Thursday was a grumpy day: grey, raining and August for God’s sake! I almost got run down three times on the way to work, then was forced to miss two deadlines due to a combination of faulty systems and late vendors... I got soaked huddled in a doorway over a tupperware of lukewarm soup for lunch and utterly drenched on the cycle home. By the time I got home, I. Was. GRUMPY!
Thankfully, I spent an hour in self-imposed solitary confinement, making dinner for my family. They arrived, blissfully not hangry or the evening would have ended in tears before it even began. Every time I see them they're laden with gifts, this time it was hundreds of jam jars, two baby ferns a lavendar and (joy of joys), a spare rolling pin. Move over cling filmed bottle!
Months ago, one of the presents Mum and Dad brought me was some Greek honey from my Aunt and Uncle’s house in Poros. What a difference good quality honey makes - usually it's too cloying and sickly sweet for my tastes but this stuff is amazing! You can actually taste the citrusy flowers... It seemed fitting to turn some into Baklava... so never having tried to make it before I found this recipe to follow.
While on the Greek theme I decided to start the meal with a dip made from yellow lentils called Fava. I was introduced to it in Poros and am hooked! It's a similar concept to hoummus but much more interesting and terrifyingly more-ish! Apparently, it's a winter dish but who could restrict themselves to eating something so good for just quarter of the year?
And so, with good food and a healthy dose of denial I forgot the rain drumming on the roof and got lost in a case of the warm and cosys. This morning dawned a perfect day – cool air, warm sun... life and leftovers are good...
Soak the lentils overnight in cold water. The next day drain and rinse then place in a pan with the garlic. Cover in fresh water and bring to the boil.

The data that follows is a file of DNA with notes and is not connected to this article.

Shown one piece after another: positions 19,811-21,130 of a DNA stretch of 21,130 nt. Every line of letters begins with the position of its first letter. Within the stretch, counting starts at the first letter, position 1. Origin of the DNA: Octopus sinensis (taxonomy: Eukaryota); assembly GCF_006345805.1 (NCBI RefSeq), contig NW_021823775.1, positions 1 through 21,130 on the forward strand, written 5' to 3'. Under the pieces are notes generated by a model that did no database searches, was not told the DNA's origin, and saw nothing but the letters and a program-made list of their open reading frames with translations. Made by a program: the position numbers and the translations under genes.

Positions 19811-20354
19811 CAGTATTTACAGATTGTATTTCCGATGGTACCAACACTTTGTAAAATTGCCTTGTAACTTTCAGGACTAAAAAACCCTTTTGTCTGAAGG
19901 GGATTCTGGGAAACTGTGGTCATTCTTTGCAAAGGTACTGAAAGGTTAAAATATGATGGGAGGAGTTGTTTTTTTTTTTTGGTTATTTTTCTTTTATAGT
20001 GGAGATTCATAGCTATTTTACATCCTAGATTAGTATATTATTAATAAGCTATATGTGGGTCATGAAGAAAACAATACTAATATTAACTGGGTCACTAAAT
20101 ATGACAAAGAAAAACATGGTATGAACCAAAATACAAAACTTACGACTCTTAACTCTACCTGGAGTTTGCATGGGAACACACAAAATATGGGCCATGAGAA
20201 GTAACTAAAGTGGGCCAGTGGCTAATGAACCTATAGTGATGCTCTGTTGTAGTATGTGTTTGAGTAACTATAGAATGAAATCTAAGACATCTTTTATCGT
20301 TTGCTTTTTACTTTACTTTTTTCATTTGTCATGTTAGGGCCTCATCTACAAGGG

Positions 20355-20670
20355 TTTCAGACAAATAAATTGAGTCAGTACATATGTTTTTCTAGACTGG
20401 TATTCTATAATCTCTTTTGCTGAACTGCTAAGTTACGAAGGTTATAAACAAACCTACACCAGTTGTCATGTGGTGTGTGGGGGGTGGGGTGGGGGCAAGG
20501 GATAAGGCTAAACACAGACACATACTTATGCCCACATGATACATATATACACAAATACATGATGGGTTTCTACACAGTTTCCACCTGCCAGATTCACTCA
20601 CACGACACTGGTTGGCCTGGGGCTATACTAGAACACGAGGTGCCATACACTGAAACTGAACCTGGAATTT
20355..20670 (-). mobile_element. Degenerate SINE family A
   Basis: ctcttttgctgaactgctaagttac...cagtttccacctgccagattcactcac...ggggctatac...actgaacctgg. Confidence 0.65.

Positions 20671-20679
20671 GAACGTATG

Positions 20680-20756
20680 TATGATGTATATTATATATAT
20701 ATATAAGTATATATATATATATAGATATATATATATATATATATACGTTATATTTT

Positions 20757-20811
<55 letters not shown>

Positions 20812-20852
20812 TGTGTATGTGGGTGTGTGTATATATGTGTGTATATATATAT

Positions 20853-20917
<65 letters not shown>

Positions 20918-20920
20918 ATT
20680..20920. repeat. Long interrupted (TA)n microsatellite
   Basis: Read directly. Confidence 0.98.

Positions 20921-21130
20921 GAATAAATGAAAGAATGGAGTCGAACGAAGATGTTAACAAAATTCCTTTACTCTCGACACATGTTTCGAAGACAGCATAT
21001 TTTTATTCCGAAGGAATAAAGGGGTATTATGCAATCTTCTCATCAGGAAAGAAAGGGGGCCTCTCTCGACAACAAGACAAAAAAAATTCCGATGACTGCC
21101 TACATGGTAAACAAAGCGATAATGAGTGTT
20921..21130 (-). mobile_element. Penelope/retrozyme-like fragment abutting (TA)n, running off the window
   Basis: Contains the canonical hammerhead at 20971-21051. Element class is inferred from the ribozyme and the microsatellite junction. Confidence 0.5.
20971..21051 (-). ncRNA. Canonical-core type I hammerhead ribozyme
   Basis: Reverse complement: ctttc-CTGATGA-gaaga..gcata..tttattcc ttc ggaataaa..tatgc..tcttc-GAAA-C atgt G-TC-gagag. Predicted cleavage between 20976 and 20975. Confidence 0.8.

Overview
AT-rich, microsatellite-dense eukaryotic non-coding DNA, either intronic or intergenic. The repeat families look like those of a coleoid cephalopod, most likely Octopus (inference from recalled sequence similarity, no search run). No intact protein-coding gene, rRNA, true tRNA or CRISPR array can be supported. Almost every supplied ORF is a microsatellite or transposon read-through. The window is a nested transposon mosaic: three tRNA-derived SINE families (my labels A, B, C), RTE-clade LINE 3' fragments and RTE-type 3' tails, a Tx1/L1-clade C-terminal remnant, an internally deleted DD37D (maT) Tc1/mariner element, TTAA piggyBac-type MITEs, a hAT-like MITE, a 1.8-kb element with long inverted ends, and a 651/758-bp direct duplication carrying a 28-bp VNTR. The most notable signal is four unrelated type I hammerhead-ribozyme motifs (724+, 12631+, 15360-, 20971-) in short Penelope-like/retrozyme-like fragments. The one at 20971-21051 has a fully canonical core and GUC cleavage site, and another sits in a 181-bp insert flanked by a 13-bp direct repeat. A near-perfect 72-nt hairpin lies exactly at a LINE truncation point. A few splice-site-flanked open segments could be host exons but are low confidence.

Boil until dry and very soft – you may need to add more water during the cooking if it dries out before the lentils collapse, just keep an eye on it.
Leave to cool then stir in a really generous drizzle of good quality olive oil and the lemon juice.
Top with the red onion and capers and drizzle with more olive oil. Mix at the table and serve with toasted pitta breads to dip.
Preheat the oven to 180˚C. Toss the mixed nuts and cinnamon together.
Butter the inside of your chosen dish. Place two layers of pastry in the bottom of the dish and sprinkle with approximately 3tbsp of the nut/cinnamon mixture. Place another double layer of pastry over and brush with butter.
Repeat until your ingredients are used up – finish with pastry as the top layer. Cut the raw baklava into individual portions. I believe diamonds are traditional?
Bake in the oven for approximately 50 minutes or until golden and crispy.
Meanwhile during the last 20 minutes of cooking place the sugar, water and lemon zest in a pan and gently heat until the sugar is dissolved. Simmer 20 minutes until the pastry is cooked.
As soon as the pastry comes out of the oven spoon over the sugar syrup. Sprinkle with the chopped pistachios. Finally, gently heat the honey until it is liquefied and drizzle over the top.
Leave to cool completely and serve with greek yogurt and/or vanilla icecream.
Fava: (serves 4)
4 handfuls of yellow split lentils
1 clove of garlic, peeled, whole
1 lemon, juice
1 small red onion, finely diced
Pitta breads, to serve
Baklava: (serves 4-6)
250g mixed nuts, chopped
½ tsp ground cinnamon
1 pack of filo pastry
100g butter, melted
¼ tsp lemon zest
50g pistachios, chopped